Walking Nazareth to Sderot
Replies: 19 - Last Post: Feb 5, 2013 2:13 AM Last Post By: amirico
Nov 28, 2012 12:28 PM
Walking Nazareth to SderotHi,
I'm very excited to finally be coming to Israel & Palestine on December 22nd until January 2nd, its been top of my bucket list for a long time. I am planning on walking from Nazareth to Sderot using the following route:
Day1 Nazareth to Jenin
Day2 Jenin to Nablus
Day3 Nablus to Ramallah
Day4 Ramallah to Jerusalem
Day5 Jerusalem to Almog
Day6 Almog to Metsoke Dragot
Day7 Metsoke Dragot to Massada
Day8 Massada to Arad
Day9 Arad to Beersheba
Day10 Beersheba to Sderot
I am planning on hiring a guide locally for the first 4 days.
Would this be possible, and will i have any problems walking with a guide in these areas?
Can i cross from Israel to the West Bank just north of Jenin at Jalame still?
Can i easily find some accommodation either hotel or hostel in those locations?
Can a 37 year old British male expect any problems due to the political situation in the region?
Is drinkable water available en route?
Are the locals likely to be friendly or hostile?
Any notable places to avoid?
Any notable places to definitely see?
Any restrictions on entering Sderot considering its proximity to Gaza?
I have done plenty of research online that has already given me an indication as to what the answers to those questions might be, but i would really like to hear from people that have embarked on a similar endeavour or who live or have lived in the region.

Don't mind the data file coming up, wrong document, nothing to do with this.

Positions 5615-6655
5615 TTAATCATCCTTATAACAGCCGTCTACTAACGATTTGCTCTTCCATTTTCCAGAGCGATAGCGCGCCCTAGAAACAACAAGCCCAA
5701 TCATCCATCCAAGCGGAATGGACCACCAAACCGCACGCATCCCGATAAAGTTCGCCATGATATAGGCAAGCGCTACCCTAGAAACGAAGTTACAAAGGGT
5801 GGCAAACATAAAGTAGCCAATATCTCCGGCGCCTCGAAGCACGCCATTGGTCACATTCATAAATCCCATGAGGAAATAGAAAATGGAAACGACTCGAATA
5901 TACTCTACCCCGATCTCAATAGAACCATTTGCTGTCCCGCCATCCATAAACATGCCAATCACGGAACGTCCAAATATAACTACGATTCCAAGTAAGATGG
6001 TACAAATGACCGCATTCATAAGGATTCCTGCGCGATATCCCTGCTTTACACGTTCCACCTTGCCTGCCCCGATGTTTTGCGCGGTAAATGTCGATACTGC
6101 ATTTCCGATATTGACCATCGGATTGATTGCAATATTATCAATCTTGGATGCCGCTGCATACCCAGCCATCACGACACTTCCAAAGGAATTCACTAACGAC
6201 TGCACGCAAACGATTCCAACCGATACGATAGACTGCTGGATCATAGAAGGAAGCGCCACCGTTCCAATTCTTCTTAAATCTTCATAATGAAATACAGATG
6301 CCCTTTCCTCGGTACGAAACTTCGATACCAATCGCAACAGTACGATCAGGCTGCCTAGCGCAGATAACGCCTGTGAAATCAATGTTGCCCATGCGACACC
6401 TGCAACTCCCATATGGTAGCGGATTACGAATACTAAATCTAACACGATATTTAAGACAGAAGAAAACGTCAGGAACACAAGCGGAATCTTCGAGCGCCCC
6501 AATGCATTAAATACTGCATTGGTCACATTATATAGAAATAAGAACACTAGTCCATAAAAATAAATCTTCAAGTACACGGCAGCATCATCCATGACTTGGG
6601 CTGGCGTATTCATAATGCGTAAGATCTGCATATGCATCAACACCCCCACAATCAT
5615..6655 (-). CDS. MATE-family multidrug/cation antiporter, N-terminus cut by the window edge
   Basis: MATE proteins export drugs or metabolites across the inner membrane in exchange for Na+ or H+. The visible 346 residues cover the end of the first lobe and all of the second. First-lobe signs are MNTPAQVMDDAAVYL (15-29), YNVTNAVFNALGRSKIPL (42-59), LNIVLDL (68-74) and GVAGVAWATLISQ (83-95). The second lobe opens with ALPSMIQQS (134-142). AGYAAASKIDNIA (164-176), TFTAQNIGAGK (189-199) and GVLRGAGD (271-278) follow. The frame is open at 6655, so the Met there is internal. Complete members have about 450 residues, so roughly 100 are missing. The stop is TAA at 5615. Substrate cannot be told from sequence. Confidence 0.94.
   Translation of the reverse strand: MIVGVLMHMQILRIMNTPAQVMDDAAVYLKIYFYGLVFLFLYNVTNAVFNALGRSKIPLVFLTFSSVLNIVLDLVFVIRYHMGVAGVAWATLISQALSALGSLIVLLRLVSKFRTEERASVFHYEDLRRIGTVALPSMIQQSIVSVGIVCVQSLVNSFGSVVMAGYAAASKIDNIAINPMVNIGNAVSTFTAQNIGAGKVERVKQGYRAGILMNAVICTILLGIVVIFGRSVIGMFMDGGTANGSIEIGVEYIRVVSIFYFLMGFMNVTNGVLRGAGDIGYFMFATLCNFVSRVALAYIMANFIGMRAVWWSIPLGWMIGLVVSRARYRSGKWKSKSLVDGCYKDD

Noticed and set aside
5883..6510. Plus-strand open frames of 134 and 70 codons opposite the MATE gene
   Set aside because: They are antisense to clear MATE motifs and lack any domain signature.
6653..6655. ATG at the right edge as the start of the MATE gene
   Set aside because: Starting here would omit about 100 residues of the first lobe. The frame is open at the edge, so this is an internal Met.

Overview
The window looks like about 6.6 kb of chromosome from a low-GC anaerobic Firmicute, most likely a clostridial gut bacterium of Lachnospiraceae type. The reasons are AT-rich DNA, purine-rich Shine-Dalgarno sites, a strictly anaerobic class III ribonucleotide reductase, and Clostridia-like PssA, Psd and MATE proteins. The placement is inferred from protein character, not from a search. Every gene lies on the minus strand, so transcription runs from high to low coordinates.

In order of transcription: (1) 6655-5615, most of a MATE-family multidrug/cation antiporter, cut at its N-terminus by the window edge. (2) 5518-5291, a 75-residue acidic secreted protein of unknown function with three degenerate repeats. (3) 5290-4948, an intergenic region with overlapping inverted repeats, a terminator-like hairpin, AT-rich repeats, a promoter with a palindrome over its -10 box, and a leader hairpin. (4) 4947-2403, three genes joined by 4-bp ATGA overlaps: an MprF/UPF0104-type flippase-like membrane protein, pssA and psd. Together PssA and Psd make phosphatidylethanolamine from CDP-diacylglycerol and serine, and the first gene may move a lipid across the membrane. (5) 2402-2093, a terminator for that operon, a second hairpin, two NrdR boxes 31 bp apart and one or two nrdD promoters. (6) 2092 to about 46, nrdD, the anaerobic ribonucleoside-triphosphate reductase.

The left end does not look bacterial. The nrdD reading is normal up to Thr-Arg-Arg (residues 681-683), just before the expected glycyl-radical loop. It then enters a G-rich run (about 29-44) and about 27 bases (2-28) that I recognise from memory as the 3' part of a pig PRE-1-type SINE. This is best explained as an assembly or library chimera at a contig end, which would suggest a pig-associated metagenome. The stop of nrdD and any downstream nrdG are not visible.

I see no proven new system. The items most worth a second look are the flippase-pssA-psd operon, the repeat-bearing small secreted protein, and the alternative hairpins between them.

Please, no negative replies saying how stupid i must be for walking in the West Bank, i am aware that it takes an element of lunacy to do this, and its not going to stop me. I do however, welcome any input that will help me on my journey and assist my experience to be a pleasurable one.
Edited by: Old_Lady
Nov 28, 2012 2:02 PM
1Some comments in no particular order:
You will be in Jerusalem for Christmas and you have no accommodation booked? For obvious reasons it’s peak season, and you can’t just turn up and expect to find somewhere to stay, especially since you are looking for hostels – in other words cheap. This is true throughout the year, and multiply it by 10 at Christmas, when the place is heaving with tourists.
Your route is possible only on major highways. These roads are very busy, with buses and lorries rushing past. There are no pavements (sidewalks) except within towns. Just one of your days – at random – Metzokei Dragot to Masada is about 32 km. on a busy road. And repeat every day for 10 days? It doesn’t sound very appealing to me. Ten consecutive days, spending each night in a different place, you won’t have any time to see “notable places”.
You can buy bottled water in petrol stations that have convenience stores (which is about all you’ll find on your route). Otherwise, you could ask the locals – in inhabited locations – whether you can fill up at their tap.
The locals are likely to think you are off your rocker! No particular political problems relating to a 37-year-old male, though.
There are no restrictions on entering Sderot or anywhere else in Israel.
Here are two sites with lists of hostels. No personal recommendations for any of them. The Abraham Hostel in Jerusalem gets excellent reviews, but it was probably booked up months ago.
Bottom line, I don’t think you realise what the roads are like. You’ll be spending all your time trying not to get run over. It won’t be the least bit pleasurable. 30 km hiking on footpaths is a good day’s hike. On Road 90 along the Dead Sea – and others like it – it isn’t.
Nov 28, 2012 2:25 PM